Ebola Epidemic & International Shipping

 In International Shipping

I’ve avoided this blog subject like the plague. While the Ebola Virus has similar symptoms to the plague, I’ve been remiss in ignoring the Ebola epidemic in this blog for at least three reasons.

  1. The current Ebola outbreak is affecting international shipping.
  2. The Ebola epidemic is a “global threat”.
  3. Ebola is infecting and killing thousands of people.

Ebola Virus & International ShippingThe first of the above three reasons directly ties Ebola to the overall subject of this blog; however, the second and third are more compelling reasons I should not have been avoiding the subject.

Thankfully, the world is not ignoring this epidemic and health care professionals are willing to put their lives on the line to treat the suffering and try to prevent the further outbreak of the Ebola Virus.

International shipping presents a risk of furthering the Ebola outbreak. Because of that scary reality, no international shipping blog or information outlet should ignore what’s happening right now with the Ebola Virus.

However, while the fear of international shipping spreading the Ebola Virus around the world may be high, the odds of that actually happening are low.

International shipping blogs or information outlets would be wise in attempting to do two things:

  1. To alleviate public fear of global Ebola spread through international shipping.
  2. To inform members of the international shipping industry on best practices to protect against Ebola infection and spread.

I do not mean to make it sound as though the Ebola epidemic happening right now should be taken lightly. Just the opposite.

The Hill reported that the head of the World Health Organization (WHO) called Ebola a “global threat” with the warning that only a significant international response could stop this global Ebola threat.

The article went on to quote the WHO Director General Margaret Chan:

“This Ebola epidemic is the largest, most severe, and most complex that we have ever seen,” Chan said.

“It has become a global threat that requires urgent action…. This is an international issue, a global threat, and it requires a coordinated effort.”

A recent Journal of Commerce (JOC) article notes how shipping is continuing between Ebola-stricken countries–Liberia, Nigeria, Sierra Leone, and Guinea–and the rest of the world (including shipments from these countries to the United States). But it also, very importantly, highlights how Maersk shared that no record of the Ebola virus being transmitted via international shipping exists.

Still, the international shipping industry is taking precautions to guard against Ebola spreading through crews shipping cargo on ships.

Here’s how the shipping companies ICS, IMEC, and ITF in a joint press release advised their members concerning risks calling in countries affected by the Ebola virus:

  1.    The Master should ensure that the crew are aware of the risks, how the virus can be spread and how to reduce the risk.
  2.    The ISPS requirements on ensuring that unauthorised personnel do not board the vessel should be strictly enforced throughout the duration of the vessel being in port.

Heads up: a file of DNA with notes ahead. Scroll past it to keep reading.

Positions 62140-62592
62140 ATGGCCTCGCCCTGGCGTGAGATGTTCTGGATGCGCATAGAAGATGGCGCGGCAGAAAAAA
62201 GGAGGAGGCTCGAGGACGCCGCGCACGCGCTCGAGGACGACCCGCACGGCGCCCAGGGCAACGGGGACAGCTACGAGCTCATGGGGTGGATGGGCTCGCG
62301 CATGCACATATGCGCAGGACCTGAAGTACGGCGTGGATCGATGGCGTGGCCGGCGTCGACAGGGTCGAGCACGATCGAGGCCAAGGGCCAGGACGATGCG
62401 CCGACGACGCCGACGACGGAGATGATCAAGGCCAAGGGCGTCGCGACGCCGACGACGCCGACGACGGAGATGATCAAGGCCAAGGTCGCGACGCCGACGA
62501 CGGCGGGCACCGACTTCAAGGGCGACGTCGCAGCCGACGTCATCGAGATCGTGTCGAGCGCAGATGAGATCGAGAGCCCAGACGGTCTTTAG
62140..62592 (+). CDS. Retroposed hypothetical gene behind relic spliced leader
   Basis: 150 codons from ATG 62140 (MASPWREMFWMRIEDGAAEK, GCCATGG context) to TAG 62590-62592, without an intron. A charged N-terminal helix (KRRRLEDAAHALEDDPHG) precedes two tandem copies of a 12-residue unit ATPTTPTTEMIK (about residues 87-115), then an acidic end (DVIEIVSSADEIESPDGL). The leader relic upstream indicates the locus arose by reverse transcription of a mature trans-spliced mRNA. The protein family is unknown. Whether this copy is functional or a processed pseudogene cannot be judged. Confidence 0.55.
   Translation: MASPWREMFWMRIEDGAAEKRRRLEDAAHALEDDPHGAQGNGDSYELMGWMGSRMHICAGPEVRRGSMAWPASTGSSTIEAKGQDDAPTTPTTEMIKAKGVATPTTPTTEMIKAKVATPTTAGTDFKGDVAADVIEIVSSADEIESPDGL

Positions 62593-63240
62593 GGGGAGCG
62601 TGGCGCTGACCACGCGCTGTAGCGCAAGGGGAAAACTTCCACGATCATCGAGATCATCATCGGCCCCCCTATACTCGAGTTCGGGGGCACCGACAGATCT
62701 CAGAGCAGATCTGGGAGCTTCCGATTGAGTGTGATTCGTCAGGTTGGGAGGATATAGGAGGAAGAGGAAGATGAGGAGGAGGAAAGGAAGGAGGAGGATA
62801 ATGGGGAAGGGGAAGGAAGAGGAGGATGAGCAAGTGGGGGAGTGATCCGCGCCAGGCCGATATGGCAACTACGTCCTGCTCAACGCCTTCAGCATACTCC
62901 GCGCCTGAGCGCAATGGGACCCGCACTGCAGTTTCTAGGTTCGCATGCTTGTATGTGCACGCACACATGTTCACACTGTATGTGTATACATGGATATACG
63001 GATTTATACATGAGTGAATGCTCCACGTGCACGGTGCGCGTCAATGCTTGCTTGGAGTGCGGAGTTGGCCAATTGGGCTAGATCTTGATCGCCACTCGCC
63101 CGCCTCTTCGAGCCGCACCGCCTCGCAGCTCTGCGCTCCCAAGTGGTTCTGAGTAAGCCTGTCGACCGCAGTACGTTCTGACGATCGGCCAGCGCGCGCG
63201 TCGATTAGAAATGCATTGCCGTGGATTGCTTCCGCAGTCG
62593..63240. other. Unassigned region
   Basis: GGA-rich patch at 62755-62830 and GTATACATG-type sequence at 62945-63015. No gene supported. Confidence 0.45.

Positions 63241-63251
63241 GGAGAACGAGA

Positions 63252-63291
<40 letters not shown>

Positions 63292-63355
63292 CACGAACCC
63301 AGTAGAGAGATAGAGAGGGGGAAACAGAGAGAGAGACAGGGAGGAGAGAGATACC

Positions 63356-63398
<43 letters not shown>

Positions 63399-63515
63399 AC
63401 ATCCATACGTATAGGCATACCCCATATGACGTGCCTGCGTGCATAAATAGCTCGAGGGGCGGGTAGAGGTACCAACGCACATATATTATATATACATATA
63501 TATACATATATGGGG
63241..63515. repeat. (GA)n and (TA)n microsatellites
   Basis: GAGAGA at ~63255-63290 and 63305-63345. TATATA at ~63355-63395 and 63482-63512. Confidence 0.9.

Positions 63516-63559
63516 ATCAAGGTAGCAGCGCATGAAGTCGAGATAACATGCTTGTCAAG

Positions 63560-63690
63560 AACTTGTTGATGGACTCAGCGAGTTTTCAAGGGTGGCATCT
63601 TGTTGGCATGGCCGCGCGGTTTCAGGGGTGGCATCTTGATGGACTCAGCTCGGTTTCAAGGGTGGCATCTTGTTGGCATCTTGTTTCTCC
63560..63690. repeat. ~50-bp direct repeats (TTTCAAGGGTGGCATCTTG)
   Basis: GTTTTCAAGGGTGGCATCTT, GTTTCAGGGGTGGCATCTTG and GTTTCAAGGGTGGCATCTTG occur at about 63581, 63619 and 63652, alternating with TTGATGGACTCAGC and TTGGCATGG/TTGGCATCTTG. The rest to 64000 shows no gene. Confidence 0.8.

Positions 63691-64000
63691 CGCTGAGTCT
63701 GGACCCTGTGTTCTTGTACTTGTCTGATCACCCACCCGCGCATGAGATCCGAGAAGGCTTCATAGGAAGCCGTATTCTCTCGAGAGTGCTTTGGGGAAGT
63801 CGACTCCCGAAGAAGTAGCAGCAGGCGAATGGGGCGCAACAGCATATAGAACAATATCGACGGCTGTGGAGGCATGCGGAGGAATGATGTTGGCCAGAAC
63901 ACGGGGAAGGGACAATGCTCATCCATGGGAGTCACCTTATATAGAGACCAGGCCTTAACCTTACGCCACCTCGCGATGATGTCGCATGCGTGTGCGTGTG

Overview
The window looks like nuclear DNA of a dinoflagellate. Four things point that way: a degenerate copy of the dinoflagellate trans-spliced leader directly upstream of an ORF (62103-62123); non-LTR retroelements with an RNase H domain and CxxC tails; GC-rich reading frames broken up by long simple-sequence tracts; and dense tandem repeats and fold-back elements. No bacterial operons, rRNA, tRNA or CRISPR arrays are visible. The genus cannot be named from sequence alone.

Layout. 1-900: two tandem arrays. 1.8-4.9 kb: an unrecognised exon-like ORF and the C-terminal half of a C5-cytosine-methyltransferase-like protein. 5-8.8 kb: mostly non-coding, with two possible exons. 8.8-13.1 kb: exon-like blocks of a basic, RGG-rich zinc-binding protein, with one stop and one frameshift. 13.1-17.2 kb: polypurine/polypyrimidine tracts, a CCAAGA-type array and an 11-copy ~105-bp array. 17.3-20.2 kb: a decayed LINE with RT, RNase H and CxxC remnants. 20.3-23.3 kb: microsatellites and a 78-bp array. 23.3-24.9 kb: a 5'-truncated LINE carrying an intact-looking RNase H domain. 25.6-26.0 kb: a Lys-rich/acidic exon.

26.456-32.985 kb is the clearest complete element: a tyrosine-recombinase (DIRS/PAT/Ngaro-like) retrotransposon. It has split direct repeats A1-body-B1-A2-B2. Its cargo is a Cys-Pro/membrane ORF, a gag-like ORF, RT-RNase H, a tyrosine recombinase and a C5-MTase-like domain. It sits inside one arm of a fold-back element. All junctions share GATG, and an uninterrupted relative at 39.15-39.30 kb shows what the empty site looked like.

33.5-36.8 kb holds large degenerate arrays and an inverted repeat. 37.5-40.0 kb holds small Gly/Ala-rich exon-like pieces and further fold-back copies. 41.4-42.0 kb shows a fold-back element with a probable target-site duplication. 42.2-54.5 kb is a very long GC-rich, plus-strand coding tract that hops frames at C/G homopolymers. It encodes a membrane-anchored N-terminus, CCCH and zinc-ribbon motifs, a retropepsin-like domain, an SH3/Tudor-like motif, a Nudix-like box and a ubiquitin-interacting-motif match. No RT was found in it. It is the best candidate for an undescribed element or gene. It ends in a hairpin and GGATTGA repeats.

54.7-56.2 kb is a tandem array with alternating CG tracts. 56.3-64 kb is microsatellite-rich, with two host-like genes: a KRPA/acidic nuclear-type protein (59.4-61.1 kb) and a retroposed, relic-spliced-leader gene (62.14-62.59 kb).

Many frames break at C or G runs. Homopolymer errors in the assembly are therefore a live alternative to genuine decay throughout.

3.    The Master should give careful consideration to granting any shore leave whilst in impacted ports.
  4.    The shipowner/operator should avoid making crew changes in the ports of an affected country.
  5.    After departure the crew should be aware of the symptoms and report any occurring symptoms immediately to the person in charge of medical care.

It’s not a bad idea for everyone to be informed about the Ebola Virus, including how it is transmitted and the symptoms of the disease.

Here’s information on the Ebola Virus from the WHO:


Ebola is introduced into the human population through close contact with the blood, secretions, organs or other bodily fluids of infected animals….

Ebola then spreads in the community through human-to-human transmission, with infection resulting from direct contact (through broken skin or mucous membranes) with the blood, secretions, organs or other bodily fluids of infected people, and indirect contact with environments contaminated with such fluids. Burial ceremonies in which mourners have direct contact with the body of the deceased person can also play a role in the transmission of Ebola. Men who have recovered from the disease can still transmit the virus through their semen for up to 7 weeks after recovery from illness.

Signs and symptoms

EVD is a severe acute viral illness often characterized by the sudden onset of fever, intense weakness, muscle pain, headache and sore throat. This is followed by

vomiting, diarrhoea, rash, impaired kidney and liver function, and in some cases, both internal and external bleeding. Laboratory findings include low white blood cell and platelet counts and elevated liver enzymes.

The incubation period, that is, the time interval from infection with the virus to onset of symptoms, is 2 to 21 days.

Ebola Affecting International Shipping

In the meantime, shippers should be aware that the Ebola outbreak is affecting international shipping.

The Democratic Republic of Congo has been added to Liberia, Nigeria, Sierra Leone, and Guinea in the list of countries experiencing Ebola outbreak. While international shipping and trade continues with these countries, there have been ships turned away from ports, put into quarantine, and generally delayed because of communicable disease scare.

Cancellations and delays of shipments due to the Ebola outbreak are taking place. Still, most international commerce and shipping continues to take place with stricken countries.

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